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Tuesday, July 23, 2024
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HomeElection WatchI vowed I’d never vote Tory again. But . . .

I vowed I’d never vote Tory again. But . . .

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HOW to vote tactically in the North Lancashire constituency of Morecambe and Lunesdale where I live is causing me brainache. But I am probably not going to vote for Nigel Farage.

Here is tentatively why. David Morris is defending a Conservative majority of 6,354 from the 2019 General Election. It seems to me, therefore, that a vote for the Reform candidate would give Labour an even greater majority on July 4.

I did tell Margaret Ashworth, sub-editor of this parish, in the summer of 2020 that I would never vote Conservative again. This was after Morris poured cold water on an idea I had that the church I attended in Morecambe could be allowed to celebrate Holy Communion, then banned in churches, on separate tables in a pub in Cumbria.

As it stands this idea would not be permitted under the COVID guidelines,’ Morris told me. I said to Margaret: ‘It is extraordinary (or perhaps it isn’t) to see a Conservative MP behaving like a Soviet-style commissar towards Christian worship. I told him as politely as I could about my commitment not to vote Conservative again in my life.’ 

With the benefit of hindsight, I think this was a rash commitment made when Boris Johnson was still quite popular and Sir Keir Starmer did not look like the winner he has become since the Tories imploded.

So, this week I contacted Morris. I asked him whether, in the unlikely event that he held on to the seat, he would back Suella Braverman to lead the 100 or so Conservative MPs left after the wipe-out. I also asked him whether he would back David Frost as Conservative Party chairman. If so, he would probably get my vote.

The calculation, however hypothetical, is that Braverman would make a more effective opposition leader in the House of Commons than Farage. He is brilliant on the stump. But I am not sure he would make as good an opposition parliamentarian as Braverman has proved since Rishi Sunak sacked her from the cabinet last year for telling the truth about two-tier policing. Frost, I believe, would be very effective in cleansing Conservative Campaign Headquarters (CCHQ) of its entrenched Blairism.

I am convinced that a Starmer-led Labour government would turn the UK into an elective dictatorship where orthodox Christianity would be effectively driven underground. This site broke the story of the brutal arrest in Uxbridge of Christian street preacher Pastor John Sherwood in April 2021 for saying that same-sex ‘marriage’ is against biblical teaching. 

In 2022 a district judge at Uxbridge Magistrates’ Court upheld the case for the pastor’s defence which centred on his freedom ‘to hold opinions and to receive and impart information and ideas without interference by public authority’ as set out in Article 10 of the 1998 Human Rights Act.

But in an article on Christian Today in July last year I warned: ‘It would not be difficult for a left-wing government to pull the rug from under that defence. It could pass a new incitement to homophobic hatred law which would put homophobia on a par with racism. Under that law, with the complainant’s perception of “homophobic hate speech” being put front and centre, Pastor Sherwood’s comments in Uxbridge town centre would be prosecuted in the same way as aggravated racial harassment is now.’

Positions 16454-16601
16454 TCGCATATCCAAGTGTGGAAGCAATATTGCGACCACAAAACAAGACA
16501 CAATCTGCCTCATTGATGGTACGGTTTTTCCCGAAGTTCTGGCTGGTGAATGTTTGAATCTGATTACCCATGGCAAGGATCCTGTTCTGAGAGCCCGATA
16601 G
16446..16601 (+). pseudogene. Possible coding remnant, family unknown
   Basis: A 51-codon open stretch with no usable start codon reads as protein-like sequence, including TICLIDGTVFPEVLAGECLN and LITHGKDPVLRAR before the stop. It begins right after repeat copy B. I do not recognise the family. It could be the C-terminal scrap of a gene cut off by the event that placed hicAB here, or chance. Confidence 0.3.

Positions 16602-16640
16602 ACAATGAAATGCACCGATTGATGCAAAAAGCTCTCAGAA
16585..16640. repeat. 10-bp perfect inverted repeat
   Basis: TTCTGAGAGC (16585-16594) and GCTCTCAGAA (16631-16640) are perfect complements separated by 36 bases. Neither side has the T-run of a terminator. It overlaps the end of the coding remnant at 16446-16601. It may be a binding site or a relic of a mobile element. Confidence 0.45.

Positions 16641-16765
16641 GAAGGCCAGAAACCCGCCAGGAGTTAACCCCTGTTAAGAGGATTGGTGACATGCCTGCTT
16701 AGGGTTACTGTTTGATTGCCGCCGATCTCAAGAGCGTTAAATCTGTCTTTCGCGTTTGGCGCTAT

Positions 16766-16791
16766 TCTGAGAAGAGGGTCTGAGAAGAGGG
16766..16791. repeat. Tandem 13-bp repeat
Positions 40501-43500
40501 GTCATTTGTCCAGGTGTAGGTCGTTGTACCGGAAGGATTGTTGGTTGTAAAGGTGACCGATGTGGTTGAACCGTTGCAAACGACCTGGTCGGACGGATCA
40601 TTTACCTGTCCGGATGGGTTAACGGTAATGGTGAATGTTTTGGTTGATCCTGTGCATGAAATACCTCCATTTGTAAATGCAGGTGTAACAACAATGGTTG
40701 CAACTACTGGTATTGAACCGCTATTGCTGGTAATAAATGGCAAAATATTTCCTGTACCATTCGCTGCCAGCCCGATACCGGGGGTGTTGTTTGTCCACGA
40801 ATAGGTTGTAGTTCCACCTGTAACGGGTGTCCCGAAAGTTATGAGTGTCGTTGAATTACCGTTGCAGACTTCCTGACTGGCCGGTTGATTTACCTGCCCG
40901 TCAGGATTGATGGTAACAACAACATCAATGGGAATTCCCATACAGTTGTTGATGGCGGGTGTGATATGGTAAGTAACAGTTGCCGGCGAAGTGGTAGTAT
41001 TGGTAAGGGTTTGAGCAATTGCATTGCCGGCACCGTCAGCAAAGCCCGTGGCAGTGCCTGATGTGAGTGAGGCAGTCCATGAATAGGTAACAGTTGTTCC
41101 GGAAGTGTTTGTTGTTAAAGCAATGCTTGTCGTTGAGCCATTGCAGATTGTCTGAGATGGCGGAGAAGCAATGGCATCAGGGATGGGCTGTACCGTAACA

I also warned that ‘the Met in particular seem keen to follow up complaints of homophobic comments. A new incitement to homophobic hatred law would give them many more openings to do so’.

I concluded: ‘Under an incitement to homophobic hatred law introduced by a Labour government in, say, 2026, the police would get what too many of their officers seem to wish for . . . Christians saying in the public square what Pastor Sherwood said in 2021 would go to jail.’ 

It could well be that a Labour government with a thumping majority would try to restrict the ability of elected MPs to criticise neo-Marxist dogma under a new parliamentary speech code. Braverman’s forensic skills would prove vital in opposing that move to restrict freedom of speech, which in this country derives from the ability of the press, established by the 1689 English Bill of Rights, to report what parliamentarians say.

One could well understand Braverman and Frost refusing to take the costly course of public service under these circumstances. She could make a lot more money as a lawyer and Frost, former chief executive of the Scotch Whisky Association, would understandably find the prospect of visiting distilleries around the world more alluring than trench warfare at CCHQ.

But as British patriots they would no doubt be conscious that such sacrifices would be tiny compared with those made by the heroes of D-Day for the liberation of Western Europe from totalitarianism.

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Julian Mann
Julian Mann
Julian Mann is a former Church of England vicar, now an evangelical journalist based in Heysham, Lancashire.

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